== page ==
Feeding The Content Beast With “Machine-Generated Creative”

Feeding the content beast – steadily dealing with the insatiable appetite of a digital signage network – has been an issue for as long as the industry has been around, and one that’s still not really solved.

Data integration capabilities, scripting and presentation tools like HTML5 have made it possible to automate some messaging, which is great, but the set-ups still tend to require things like templates.

There are numerous third-party tools on the market – mainly browser-based, like Promo – that allow people with few or no creative chops to drag and drop and type their way to polished-looking, full-motion video spots. I have direct experience trying this back in 2013-14 through a service I created, with a Korean partner, called Spotomate.

The most accurate thing I can say is that while people who saw it agreed it was cool, they didn’t really get it. So I had to choose between a life of evangelizing the concept, slowly building up users and making it work, or doing my regular stuff, which reliably produced an income. So Spotomate was mothballed.

I note all this because I was e-mail pitched about a new service called Pencil, which intriguingly touts the concept of Machine-Generated Creative.

Based in Singapore, Pencil says its video ads are generated by artificial intelligence. “Using historic ad performance data, Pencil is able to understand what in the ad is resonating with customers. It can then generate new batches of ad ideas which are new and distinct, but which share winning characteristics with past winners. In this way Pencil learns what works while continuously exploring new ideas that could resonate with audiences.”

The company says its analytics generated from some 100 campaigns found that machine generated creative “delivered an average return on ad spend (ROAS) 2x that of other ads the brands were running. One brand’s MGC campaign delivered 7x higher ROAS.”

The company says it “leverages proprietary technology to generate ad video, derive insights and make predictions, as well as integrating the OpenAI API to generate ad copy. The OpenAI API provides access to GPT-3, one of the world’s most powerful language models. Pencil is among the first companies approved to use it commercially. This approval requires strict criteria in AI safety and ethics.”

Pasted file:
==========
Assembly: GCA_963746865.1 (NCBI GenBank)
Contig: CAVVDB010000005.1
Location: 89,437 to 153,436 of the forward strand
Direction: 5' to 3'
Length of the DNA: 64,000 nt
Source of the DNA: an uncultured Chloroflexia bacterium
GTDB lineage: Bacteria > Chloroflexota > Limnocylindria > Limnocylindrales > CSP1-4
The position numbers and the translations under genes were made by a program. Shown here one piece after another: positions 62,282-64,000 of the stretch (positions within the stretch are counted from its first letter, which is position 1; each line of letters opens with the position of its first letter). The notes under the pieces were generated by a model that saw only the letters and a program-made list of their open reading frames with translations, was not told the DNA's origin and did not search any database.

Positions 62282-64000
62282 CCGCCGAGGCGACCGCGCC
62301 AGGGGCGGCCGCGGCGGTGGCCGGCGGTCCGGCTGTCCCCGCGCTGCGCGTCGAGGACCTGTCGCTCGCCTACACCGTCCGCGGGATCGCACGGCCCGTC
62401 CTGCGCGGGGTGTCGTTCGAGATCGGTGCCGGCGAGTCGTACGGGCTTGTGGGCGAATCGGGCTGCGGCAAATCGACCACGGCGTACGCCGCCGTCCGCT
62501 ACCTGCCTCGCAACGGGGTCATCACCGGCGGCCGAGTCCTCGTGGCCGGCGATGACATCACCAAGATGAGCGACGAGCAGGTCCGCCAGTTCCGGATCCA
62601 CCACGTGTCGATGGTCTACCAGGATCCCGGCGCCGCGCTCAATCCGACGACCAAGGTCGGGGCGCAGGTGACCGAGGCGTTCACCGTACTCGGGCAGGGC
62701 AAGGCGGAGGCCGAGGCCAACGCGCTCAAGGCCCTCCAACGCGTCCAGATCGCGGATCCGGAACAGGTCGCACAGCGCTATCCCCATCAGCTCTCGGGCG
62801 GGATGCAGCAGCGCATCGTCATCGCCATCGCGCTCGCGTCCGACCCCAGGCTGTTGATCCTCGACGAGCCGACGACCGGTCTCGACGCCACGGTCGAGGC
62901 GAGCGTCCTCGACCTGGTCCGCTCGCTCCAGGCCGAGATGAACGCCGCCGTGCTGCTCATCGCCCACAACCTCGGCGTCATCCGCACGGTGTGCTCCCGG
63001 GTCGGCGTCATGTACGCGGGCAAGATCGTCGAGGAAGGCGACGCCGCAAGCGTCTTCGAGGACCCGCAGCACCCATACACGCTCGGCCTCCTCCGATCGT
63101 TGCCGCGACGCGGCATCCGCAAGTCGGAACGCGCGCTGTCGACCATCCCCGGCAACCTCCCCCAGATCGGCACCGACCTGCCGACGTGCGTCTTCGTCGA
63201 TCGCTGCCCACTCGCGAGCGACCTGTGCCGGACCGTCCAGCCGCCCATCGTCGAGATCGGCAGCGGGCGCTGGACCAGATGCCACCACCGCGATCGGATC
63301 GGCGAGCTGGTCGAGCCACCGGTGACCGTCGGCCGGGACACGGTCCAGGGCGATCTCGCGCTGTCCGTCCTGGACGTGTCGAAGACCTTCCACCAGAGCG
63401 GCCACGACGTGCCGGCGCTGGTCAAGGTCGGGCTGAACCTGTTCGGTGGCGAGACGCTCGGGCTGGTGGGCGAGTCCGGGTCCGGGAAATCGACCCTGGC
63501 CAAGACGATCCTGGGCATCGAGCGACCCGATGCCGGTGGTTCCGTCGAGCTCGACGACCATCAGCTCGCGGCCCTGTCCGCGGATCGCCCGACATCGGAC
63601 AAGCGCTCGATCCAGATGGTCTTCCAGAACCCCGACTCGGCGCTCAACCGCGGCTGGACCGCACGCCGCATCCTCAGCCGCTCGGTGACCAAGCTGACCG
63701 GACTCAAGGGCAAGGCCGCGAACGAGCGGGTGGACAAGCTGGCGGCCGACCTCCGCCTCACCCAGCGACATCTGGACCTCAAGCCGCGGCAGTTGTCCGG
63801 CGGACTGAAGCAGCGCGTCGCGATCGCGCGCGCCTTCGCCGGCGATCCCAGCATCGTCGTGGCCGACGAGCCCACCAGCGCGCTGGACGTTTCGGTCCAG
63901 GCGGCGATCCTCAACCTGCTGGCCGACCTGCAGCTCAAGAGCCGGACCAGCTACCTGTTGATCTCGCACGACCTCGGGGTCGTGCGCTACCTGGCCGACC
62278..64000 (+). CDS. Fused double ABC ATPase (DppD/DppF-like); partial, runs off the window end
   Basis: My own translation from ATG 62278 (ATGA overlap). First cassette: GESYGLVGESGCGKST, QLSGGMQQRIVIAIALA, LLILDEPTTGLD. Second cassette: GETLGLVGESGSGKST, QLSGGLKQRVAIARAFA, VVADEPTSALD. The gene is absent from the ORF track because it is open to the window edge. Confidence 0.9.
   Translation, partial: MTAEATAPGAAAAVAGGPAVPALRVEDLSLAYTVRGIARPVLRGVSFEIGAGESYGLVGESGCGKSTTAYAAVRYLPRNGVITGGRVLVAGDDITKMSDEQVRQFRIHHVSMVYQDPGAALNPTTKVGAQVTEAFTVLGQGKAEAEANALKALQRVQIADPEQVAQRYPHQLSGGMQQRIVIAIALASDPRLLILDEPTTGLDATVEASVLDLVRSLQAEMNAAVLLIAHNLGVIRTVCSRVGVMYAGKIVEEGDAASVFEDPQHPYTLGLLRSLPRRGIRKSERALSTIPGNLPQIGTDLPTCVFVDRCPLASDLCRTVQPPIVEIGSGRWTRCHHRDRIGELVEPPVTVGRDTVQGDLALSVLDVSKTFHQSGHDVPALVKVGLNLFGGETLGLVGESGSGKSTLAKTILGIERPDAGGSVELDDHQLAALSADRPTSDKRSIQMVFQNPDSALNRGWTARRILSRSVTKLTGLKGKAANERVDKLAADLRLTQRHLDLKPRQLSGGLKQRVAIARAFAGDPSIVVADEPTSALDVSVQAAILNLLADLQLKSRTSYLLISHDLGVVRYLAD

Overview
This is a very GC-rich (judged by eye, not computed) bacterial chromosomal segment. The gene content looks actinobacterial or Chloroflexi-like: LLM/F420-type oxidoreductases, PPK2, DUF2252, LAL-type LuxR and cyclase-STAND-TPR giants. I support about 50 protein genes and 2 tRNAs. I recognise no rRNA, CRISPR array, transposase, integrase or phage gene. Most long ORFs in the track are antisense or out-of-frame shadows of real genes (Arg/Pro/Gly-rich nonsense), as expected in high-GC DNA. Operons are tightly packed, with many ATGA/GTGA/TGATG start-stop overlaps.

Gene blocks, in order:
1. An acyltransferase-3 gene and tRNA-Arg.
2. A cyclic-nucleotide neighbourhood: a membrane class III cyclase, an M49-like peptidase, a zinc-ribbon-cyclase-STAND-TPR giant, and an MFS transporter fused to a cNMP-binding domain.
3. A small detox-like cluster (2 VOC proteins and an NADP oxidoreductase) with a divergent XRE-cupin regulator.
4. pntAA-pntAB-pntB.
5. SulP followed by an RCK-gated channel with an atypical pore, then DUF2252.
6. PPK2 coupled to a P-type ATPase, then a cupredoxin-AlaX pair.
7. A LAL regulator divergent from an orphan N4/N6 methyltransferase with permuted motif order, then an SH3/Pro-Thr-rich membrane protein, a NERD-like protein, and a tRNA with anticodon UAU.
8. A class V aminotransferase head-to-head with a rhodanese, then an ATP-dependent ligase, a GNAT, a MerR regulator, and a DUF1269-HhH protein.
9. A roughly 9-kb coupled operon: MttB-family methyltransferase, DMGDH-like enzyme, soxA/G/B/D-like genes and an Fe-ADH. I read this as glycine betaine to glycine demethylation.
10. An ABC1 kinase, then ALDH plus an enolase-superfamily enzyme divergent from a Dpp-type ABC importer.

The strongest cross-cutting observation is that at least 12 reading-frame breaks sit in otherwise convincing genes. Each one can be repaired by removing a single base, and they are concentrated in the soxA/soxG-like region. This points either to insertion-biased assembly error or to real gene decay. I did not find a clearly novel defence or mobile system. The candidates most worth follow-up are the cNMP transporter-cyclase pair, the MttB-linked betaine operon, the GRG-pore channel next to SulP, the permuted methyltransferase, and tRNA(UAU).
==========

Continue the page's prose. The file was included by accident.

I looked at a few of the ad spots generated, and they are generally pretty simple. But simple can be good.

I think of all the retailers out there with printed and digital flyers and other marketing materials, who for digital signage versions would not need to do a lot more than show the product beauty image and offer. Like Tide HE laundry detergent. $3 off. This week only.

It’s the sort of drudge work that could be assigned to junior creatives, but they’re not getting anything from the work, and even junior salaries add up.

The premise here is that the machine can do much of the uninteresting, repetitive stuff, saving time and cost and giving creative more time to actually be creative.

Pencil is not the answer for digital signage creative, as it has been developed and optimized (wisely) for the much larger online ad industry. The outputs are squarish and lower-rez and intended to pop up in Facebook and, perhaps, Instagram feeds. I asked after I got pitched, and had it confirmed that ads for smartphone screens and social media feeds is their thing.

But this is the sort of cloud-based service that, at least in theory, could automate marketing material that has more to do with volume than creativity.

If I was challenged by having dozens or even hundreds or thousands of content changes weekly, to stay in step with promotions that can vary by location, I’d be looking at services like Pencil and doing a big “Hmmmmm….”

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